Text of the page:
In one or more occasions, you may need to find your way through this beautiful country. Directions are more easy to understand in a language you are more familiar with. Before asking any questions, you can always ask “Parlez-vous anglais (parlay voo ong glai/ fron say)” which is asking if the person can speak English. If the person cannot speak English, you can try and tell them “Pouvez-vous m’aider s’il vous plaît (poo vay voo mayday sih voo play)” which is simply asking the person if he/she can help you. If you are lost, you can just tell the person “Je suis perdu (juh swee pair doo)”. Obviously, at this stage, the person might start giving you the directions, sometimes you may not understand. If you don’t, you may ask “Pouvez-vous le répéter s’il vous plaît (poo vay voo luh reh peh tay sih voo play)” which means “Can you repeat it, please?”. In case you are searching for the toilet you can ask “Où sont les bains/toilettes (oo ay lah sal duh ban/twah let)” meaning where is the toilet.

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4. Shopping/bargaining

Louis Vuitton, Champs-Elysées
Source: Photo by Wikimedia Commons user Gavin Gilmour used under CC BY-SA 2.0

When visiting somewhere new, everybody loves to shop. When shopping in France, you may need to learn a few words that will make your shopping experience much easier. When looking for something specific, you can always tell the retailer “S’il vous plaît, je cherche (see-voo-play, zheu share-sh)” which means “Please, I’m looking for”. If you find what you are looking for, you can ask “Ça coûte combien? (sa coot kom byan)” which means “How much does that cost?”. If you were not planning to buy the merchandise at that time, you can say “Non, merci, je regarde pour l’instant (noh, mair see, juh)” meaning “No thank you, I’m just looking for now”. If you buy the merchandise you can ask for the receipt by saying “Un reçu, s’il vous plaît (uhN ruh-sew, seel vooh pleh)”. Most of the retailers in France would love to know if you are satisfied or if you have any problem. You can reply by saying, “Ce n'est pas grave (suh neh pah grahv)” which means “no problem”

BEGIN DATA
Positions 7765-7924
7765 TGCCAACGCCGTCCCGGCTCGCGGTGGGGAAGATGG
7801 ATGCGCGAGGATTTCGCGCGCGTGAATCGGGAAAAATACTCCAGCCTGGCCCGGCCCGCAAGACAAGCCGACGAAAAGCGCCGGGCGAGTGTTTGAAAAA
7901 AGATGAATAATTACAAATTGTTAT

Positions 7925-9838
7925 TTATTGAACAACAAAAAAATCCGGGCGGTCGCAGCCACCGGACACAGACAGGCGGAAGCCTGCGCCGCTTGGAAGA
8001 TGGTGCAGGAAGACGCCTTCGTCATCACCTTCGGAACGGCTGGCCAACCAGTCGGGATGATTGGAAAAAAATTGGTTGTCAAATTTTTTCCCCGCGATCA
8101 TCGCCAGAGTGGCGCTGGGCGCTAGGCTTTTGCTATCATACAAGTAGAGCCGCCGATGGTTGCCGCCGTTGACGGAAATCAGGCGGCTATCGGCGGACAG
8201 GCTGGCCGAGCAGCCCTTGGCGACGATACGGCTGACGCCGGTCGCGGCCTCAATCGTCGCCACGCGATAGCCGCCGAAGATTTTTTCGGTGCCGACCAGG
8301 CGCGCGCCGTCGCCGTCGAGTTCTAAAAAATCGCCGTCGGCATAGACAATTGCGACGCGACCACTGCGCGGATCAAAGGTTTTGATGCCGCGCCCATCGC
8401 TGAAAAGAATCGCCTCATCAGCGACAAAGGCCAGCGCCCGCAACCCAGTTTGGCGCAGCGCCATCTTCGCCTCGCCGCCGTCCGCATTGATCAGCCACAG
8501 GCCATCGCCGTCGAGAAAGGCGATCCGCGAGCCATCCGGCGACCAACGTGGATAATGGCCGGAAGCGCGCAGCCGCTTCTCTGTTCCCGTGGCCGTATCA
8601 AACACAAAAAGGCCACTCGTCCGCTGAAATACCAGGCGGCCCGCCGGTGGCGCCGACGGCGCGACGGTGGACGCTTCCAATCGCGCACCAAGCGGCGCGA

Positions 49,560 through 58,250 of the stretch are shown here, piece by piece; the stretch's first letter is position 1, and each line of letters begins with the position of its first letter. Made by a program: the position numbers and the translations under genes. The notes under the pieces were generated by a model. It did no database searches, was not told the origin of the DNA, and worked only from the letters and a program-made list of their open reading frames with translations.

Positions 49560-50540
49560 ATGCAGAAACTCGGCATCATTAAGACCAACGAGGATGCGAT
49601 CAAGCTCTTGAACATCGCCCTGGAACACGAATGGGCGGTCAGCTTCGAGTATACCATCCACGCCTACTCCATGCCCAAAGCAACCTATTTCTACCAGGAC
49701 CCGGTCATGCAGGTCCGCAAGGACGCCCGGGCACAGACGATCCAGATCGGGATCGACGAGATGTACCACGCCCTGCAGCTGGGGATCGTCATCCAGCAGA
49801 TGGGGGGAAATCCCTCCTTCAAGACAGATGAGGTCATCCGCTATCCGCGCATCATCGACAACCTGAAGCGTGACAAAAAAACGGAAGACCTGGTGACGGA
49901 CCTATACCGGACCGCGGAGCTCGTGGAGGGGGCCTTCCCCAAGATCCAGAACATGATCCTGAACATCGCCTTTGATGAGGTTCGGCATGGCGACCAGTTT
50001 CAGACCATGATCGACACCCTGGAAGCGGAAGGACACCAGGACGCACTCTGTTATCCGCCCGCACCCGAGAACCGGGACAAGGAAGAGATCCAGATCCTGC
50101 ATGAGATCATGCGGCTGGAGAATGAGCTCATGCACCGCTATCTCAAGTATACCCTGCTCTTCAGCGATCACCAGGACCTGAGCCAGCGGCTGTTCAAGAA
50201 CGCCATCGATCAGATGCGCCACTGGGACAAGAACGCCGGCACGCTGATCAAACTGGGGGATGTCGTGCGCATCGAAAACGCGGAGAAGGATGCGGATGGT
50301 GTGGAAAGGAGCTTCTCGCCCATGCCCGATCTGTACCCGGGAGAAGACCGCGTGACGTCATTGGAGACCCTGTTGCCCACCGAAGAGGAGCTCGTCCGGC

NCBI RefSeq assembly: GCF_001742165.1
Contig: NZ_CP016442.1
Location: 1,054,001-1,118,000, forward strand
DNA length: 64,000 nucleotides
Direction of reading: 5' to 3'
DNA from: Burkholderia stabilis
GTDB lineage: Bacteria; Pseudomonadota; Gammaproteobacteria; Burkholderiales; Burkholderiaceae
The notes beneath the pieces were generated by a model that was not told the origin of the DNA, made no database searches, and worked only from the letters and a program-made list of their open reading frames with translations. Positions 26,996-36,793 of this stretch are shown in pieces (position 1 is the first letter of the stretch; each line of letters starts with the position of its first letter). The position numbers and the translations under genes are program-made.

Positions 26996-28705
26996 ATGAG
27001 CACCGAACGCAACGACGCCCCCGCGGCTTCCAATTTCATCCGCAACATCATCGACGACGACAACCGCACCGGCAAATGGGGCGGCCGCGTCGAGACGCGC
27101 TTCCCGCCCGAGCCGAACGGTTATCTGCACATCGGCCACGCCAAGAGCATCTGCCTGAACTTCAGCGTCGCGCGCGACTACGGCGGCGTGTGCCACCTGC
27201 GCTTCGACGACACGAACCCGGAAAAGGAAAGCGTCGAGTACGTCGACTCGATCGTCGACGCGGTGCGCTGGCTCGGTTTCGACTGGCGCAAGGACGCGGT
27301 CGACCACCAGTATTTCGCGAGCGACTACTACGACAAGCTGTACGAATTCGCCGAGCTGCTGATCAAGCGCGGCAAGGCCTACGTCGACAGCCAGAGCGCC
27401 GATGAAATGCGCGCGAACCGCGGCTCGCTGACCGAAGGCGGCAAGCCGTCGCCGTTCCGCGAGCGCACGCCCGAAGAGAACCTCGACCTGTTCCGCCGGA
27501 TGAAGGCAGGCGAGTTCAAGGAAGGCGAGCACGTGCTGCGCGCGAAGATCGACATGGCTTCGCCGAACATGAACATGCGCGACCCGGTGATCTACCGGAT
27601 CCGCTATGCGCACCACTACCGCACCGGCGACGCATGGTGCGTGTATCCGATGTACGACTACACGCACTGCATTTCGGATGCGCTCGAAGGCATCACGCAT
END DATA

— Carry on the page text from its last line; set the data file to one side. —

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5. Medical emergencies

Tour de France 2012 Saint-Rémy-lès-Chevreuse 119
Source: Photo by Wikimedia Commons user Lionel Allorge used under CC BY-SA 3.0

There is nothing worse like getting into a medical emergency in a country where you do not understand the language. In case you may need help, you can start by saying something simple like “Au secours (oh suhcoor)” which just means “Help”. If somebody responds to your call for help, you can follow up by saying “Je ne me sens pas très bien (juh nuh muh son pah tray byan)” or “Je suis malade (juh swee ma lad)” which means “I don’t feel very well” and “I’m ill/sick” respectively. If you just feel like vomiting, you can say, “J’ai envie de vomir (jay onvee duh vomeer)” but if it is a serious case and you need immediate medical attention, you can say “Appelez la police (ap-leh lah po-lees)” which means “Call the police”.

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Discover France

During your visit to France, you will need to learn some few words to help you with your daily living. The above article helps you master some of the basic phrases in French that you may need during your stay. Enjoy.